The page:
“I don’t know if I will be able to continue the studies. I want to but the condition at home is very bad. We might have to stay back in the village, if I tell you the truth I want to go back to Ambala, there aren’t any good schools here. I won’t be able to study well. Online is my last chance if I can’t go back to Ambala. I want to become an army officer. I originally wanted to become a doctor but as the condition of the family got worse it was no longer a viable career option. But I am fine with army as well. It all depends on luck. It is very possible that even that won’t happen” said Shivani.

The whole family was speechless when we asked them if they have another source of income. They have a small shop but it is not a sustainable source of income.

The area of Champaran in Bihar has a high level of corruption and yet it is surviving. The reason for that is the region is ‘Aatmanirbhar’ as the Prime Minister says. 75% of its population is dependent on farming and that sector can survive to an extent without government intervention. However, with the influx of migrants the region can no longer sustain its population. The population has increased and the income has reduced. The migrants would send money back to the village and their families used to survive on that and that is what the state was running on. So the ‘Aatmanirbharta’ of the region is actually independence not from external resources but from government help. They are still dependent on their working population who boost the economy not only of Bihar but also of the states they go to.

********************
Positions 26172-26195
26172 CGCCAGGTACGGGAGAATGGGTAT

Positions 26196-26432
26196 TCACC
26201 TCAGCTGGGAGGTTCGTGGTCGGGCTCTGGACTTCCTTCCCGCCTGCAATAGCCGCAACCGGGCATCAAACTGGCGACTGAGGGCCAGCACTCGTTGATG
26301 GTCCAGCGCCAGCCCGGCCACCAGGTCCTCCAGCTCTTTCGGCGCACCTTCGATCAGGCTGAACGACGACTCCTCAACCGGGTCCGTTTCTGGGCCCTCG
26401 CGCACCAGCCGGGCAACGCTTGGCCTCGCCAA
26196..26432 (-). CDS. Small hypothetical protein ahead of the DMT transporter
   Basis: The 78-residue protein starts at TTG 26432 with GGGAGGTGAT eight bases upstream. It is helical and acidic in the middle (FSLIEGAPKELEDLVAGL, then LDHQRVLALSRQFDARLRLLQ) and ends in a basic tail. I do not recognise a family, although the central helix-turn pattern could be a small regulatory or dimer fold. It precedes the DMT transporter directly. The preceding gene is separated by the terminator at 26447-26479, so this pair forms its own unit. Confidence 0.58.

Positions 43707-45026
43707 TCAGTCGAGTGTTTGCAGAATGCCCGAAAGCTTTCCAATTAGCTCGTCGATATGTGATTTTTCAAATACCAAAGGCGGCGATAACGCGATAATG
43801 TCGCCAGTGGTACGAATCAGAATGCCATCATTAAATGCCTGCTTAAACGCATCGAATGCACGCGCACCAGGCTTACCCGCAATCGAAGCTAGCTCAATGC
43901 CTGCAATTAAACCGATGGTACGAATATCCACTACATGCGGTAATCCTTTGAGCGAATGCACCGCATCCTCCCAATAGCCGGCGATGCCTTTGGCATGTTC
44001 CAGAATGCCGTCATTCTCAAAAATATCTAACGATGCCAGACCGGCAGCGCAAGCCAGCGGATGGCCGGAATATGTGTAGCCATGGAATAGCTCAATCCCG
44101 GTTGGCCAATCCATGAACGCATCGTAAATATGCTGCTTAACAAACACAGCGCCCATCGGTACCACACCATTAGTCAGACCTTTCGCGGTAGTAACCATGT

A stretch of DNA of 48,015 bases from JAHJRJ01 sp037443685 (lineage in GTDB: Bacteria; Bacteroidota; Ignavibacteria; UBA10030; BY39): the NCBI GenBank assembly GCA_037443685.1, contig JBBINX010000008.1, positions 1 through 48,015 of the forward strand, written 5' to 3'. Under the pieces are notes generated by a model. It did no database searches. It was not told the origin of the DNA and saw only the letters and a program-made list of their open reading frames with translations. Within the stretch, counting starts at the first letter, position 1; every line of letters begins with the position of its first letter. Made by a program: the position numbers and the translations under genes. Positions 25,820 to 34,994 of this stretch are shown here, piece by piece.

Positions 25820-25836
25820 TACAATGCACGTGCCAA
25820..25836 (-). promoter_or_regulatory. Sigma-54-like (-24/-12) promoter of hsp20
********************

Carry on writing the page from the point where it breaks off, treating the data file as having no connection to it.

The next person we met was 20-year-old Moti Mohammad. “I started working in Pokhra, Nepal in January. I was earning about 8,000₹ per month as a labourer. When the lockdown was announced I was worried about my family and I had been away from them for a very long time so I decided to head back home. I started walking, I had 400₹ in my pocket. Whenever I stopped in a village to fill water I was chased out because they were scared of Corona. I hardly had any water and I kept walking. I was extremely hungry as well.

I lived the life of a dog. When I reached the India border I requested them to let me pass but the Indian official there abused me. He said some horrible things so I found a place to sleep nearby and then I woke up and walked to the border again, this time the policemen were different, they allowed me to pass through. Once I crossed the border I again started walking. Once I reached home I reported to the officials and they asked me to quarantine at home. I stayed away from everyone at home for 21 days. I will never go out ever again. I had an extremely horrible experience. I don’t want to go through any of that again” expressed a dejected Moti.